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In a recent chat with Hayden Outdoors Director of Sales John Herrity, the biggest challenges to selling farmland aren’t necessarily the land itself. Bountiful yields mean a healthy sale when it comes to selling farmland, right? Not necessarily.
“Crop yields are really only one piece of the puzzle,” said John. “And they’re not necessarily the most important. Yields change from producer to producer. A savvy farmer will come in and look at the soil’s rating and compare it to what’s currently being produced to assess the viability of the land. You can have a great farm, but if the farmer doesn’t care for the land, then it won’t produce great yields. The next farmer could double production.”
So if crop yields aren’t the biggest obstacle to selling your farmland, what is? Well, it’s really all of the things we don’t think about when we think of farming. These are some very common setbacks when it comes time to put your acres up for sale.
This is a biggie. If you decide to sell your farmland, but you have a long-term lease on the land, this can be problematic for buyers. People buying farmland are typically looking to work the land themselves. If you think you might be selling your farmland in the near future, avoid establishing any long-term leases. Alternatively, if you have a long-term lease on the land and feel it’s time to sell regardless, consider buying out the lease or reworking the terms.
Helpful Tip: Put all of your updated lease documents in one place and also make digital copies made by the real estate agent for potential buyers.
Sometimes a farm is a single-family entity. There’s one name on the title. If this is the case for your farmland, your sale will most likely be straightforward. If not, things could get a little sticky. Farms with multiple ownership stakes require a stakeholder consensus to sell. If everyone is on the same page, this will be easy to establish. If not, putting the land up for sale will need to wait until all owners agree to the sale terms.
Helpful Tip: Meet with a trust attorney if you think that multiple entities could cause issues at the closing table.
Farms are big, expansive swaths of land that often require easements to allow for property access in otherwise inaccessible parts of the acreage. Easements are typically established with neighboring property owners or other entities, such as the Bureau of Land Management or the United States Forest Service. Buyers will want to clearly understand these easements, their permanence, and how they affect the use of the land.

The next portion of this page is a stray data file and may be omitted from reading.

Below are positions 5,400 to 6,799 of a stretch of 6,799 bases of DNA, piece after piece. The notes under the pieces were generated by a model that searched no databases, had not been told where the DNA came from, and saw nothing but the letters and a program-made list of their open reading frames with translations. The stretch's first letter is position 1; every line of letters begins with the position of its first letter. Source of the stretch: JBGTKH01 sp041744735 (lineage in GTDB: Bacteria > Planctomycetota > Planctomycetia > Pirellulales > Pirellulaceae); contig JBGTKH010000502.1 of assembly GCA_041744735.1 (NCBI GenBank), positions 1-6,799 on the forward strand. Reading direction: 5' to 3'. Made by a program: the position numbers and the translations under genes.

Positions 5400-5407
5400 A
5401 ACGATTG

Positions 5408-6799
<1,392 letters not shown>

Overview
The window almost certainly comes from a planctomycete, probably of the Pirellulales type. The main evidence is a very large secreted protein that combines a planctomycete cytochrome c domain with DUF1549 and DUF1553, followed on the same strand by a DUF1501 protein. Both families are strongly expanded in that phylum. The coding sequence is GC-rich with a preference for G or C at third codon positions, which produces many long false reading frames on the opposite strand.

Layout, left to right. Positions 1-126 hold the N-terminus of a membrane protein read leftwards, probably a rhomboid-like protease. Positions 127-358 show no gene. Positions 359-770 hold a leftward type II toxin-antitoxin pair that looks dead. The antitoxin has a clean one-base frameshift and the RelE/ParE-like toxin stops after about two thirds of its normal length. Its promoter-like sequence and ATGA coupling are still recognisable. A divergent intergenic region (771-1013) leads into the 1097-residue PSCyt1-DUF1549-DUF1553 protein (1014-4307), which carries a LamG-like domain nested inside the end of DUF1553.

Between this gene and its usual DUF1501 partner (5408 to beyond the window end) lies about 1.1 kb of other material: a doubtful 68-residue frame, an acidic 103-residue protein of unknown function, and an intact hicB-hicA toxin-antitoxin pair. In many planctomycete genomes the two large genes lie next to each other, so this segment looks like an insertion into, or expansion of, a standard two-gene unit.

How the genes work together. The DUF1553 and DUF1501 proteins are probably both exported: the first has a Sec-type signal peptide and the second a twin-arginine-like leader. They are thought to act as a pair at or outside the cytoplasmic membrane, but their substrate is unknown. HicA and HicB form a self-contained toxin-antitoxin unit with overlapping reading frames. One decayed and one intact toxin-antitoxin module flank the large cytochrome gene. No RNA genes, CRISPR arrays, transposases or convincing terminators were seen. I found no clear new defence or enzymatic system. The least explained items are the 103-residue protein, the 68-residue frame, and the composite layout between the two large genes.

Helpful Tip: Our real estate agents are experienced with conservation easements, water and mineral rights, and more. Write down your questions and give one of our team members a call to go over your inquiries.
If the farm is the rose, consider liens and encroachments the thorns. Liens are placed on property, buildings, or equipment that have outstanding debt until the debt is paid off. Encroachments are just that – any unauthorized intrusion onto the property, either above or below the land. This can be an old fence that wanders away from its property line, an aging tree that bows from one property onto another, or a neighbor’s rusty old tractor that he or she refuses to fetch from your land. It’s best to clear your farmland of all liens and encroachments as much as possible before you sell it.
Helpful Tip: It’s also wise to have your real estate professional work with the title company to pull an ownership and encumbrances report (O&E Report), which will show any liens or judgments against the property.
Of course, don’t let these challenges deter you if you feel you’ve tilled your last acre. The experienced real estate professionals at Hayden Outdoors have been doing this for a long time – 45 years to be exact. They know the ins and outs of large farmland sales. They’re happy to help and explain as they go, ensuring you get the most out of your sale, and your farm land in good hands. Contact Hayden Outdoors today to learn more about selling your farm.